Constraints in AMPL

  1. Description
  2. Defining a Constraint
  3. Bounded Constraints
  4. Examining Constraints
  5. Changing Constraints


Mathematical programmes use constraints to describe the relationships that define a feasible set of decision variables.

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Defining a Constraint

Constraints are defined using the subject to keywords, a label and possibly and indexing set, the : operator, two expressions and a relational operator:

subject to <conname> [{conset}] :
  <lhs_expression> <relational operator> <rhs_expression>;


subject to LimitedResin:
  sum {s in SURFBOARDS} Resin[s] * Production[s] <= TotalResin;

# Must conserve flow in the network (steel cannot disappear!)
subject to ConserveFlow {n in NODES}:
  sum {m in NODES: (m, n) in ARCS} Shipment[m, n] + Supply[n] =
  sum {p in NODES: (n, p) in ARCS} Shipment[n, p] + Demand[n] + Storage[n];

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Bounded Constraints

AMPL also allows bounded constraints to be defined. These constraints consist of an expression and a lower and upper bound. The lower and upper bounds may also be expressions, but may only involve parameters. (Note Regular constraints may have variables in either the left- or right-hand-side expressions.)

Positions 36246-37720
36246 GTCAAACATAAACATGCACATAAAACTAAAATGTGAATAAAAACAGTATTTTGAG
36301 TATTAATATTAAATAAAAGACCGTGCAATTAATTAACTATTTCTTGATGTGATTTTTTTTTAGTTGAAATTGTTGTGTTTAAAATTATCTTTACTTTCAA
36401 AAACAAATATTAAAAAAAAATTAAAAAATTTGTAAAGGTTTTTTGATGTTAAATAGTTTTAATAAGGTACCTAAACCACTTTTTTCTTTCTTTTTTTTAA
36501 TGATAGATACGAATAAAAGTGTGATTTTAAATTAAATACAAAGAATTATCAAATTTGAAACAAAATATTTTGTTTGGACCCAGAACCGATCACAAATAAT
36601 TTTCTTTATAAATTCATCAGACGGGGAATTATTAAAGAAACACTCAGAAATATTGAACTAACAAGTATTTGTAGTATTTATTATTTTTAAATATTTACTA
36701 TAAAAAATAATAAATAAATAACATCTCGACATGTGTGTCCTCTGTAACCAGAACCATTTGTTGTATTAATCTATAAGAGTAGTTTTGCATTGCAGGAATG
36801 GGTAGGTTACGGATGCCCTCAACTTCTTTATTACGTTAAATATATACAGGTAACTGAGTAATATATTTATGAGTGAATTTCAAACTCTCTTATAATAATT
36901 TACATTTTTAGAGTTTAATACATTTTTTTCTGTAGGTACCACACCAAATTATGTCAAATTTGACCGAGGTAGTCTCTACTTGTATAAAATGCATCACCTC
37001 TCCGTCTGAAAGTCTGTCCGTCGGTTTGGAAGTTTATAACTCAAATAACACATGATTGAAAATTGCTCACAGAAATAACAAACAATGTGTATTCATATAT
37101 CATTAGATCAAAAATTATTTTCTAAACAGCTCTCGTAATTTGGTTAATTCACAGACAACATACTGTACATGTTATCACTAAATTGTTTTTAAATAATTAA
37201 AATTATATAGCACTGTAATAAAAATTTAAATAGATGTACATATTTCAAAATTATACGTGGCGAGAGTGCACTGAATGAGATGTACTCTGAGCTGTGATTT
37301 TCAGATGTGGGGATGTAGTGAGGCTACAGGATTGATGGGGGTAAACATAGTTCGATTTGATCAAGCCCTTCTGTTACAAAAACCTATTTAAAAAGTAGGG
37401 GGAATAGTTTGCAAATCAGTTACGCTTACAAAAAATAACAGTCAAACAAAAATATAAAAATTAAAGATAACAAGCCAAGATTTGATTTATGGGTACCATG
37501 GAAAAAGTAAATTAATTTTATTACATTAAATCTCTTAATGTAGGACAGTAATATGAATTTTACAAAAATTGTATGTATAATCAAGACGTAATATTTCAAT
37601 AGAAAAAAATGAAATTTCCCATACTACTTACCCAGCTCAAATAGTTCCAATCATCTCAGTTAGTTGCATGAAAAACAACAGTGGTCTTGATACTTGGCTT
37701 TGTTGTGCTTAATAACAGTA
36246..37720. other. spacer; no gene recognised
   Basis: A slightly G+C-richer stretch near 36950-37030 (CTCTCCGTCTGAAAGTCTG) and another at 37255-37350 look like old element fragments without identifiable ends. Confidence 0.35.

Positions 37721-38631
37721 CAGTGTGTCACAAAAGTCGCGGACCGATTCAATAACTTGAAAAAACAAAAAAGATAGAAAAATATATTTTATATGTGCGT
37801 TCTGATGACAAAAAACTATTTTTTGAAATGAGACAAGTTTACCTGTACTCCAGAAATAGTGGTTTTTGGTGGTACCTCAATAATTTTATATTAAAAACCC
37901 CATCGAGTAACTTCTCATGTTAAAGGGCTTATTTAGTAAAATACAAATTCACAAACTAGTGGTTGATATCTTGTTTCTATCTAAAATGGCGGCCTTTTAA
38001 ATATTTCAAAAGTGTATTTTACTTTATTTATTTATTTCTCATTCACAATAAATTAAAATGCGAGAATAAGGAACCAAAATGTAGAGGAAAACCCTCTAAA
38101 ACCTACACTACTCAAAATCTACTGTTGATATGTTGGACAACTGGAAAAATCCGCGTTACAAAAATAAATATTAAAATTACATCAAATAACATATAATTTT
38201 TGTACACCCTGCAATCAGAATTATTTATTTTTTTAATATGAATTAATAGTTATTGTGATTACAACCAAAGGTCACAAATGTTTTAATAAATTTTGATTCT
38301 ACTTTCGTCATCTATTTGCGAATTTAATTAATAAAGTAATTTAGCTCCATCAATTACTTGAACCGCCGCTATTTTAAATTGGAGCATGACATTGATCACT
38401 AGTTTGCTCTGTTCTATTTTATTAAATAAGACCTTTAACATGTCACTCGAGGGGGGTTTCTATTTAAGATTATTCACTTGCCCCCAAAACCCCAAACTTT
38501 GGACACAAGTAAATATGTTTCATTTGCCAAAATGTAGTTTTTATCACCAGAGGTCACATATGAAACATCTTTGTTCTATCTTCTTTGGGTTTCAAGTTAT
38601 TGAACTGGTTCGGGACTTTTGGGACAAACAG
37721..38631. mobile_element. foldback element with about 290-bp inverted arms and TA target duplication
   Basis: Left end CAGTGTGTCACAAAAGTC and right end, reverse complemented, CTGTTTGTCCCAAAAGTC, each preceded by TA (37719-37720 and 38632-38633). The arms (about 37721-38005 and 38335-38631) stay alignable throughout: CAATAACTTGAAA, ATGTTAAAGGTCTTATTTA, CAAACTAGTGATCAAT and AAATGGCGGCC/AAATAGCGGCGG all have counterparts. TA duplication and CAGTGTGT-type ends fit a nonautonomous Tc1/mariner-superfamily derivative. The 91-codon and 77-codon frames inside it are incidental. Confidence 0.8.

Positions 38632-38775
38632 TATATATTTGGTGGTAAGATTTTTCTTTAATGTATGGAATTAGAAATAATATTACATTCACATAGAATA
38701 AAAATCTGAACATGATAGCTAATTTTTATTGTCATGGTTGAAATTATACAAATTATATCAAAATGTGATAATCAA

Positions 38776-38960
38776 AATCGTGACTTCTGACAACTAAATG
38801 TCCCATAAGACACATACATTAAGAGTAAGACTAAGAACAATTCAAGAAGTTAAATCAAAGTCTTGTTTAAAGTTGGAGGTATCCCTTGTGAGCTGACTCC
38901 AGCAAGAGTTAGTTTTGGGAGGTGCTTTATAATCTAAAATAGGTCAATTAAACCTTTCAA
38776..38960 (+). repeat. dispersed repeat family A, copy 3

subject to MeetRequirement {r in REQUIREMENTS}:
  Min[r] <= sum {i in INGREDIENTS} Contributes[i, r] * Amount[i] <= Max[r];

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Examining Constraints

We have already seen how to observe the value of variables using display <varname>;. For constraints, we can look at the value of the expression involving the variables (known as the body) by using

display <conname>.body;

For bound constraints this represents the expression in the middle, for other constraints this represents the value of the constraint expression with all variables shifted to the left-hand side. You can see the constraints in modified form by using

expand <conname>;


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Changing Constraints

Once constraints have been added to a model you cannot remove them. However, you can drop a given constraint from the model. To drop a constraint, use the drop keyword and the constraint name.

drop <conname>;
If you decide to reinstate the constraint, you can restore it. To restore a constraint, use the restore keyword and the constraint name.
restore <conname>;

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-- MichaelOSullivan - 02 Mar 2008

Topic revision: r1 - 2008-03-02 - MichaelOSullivan
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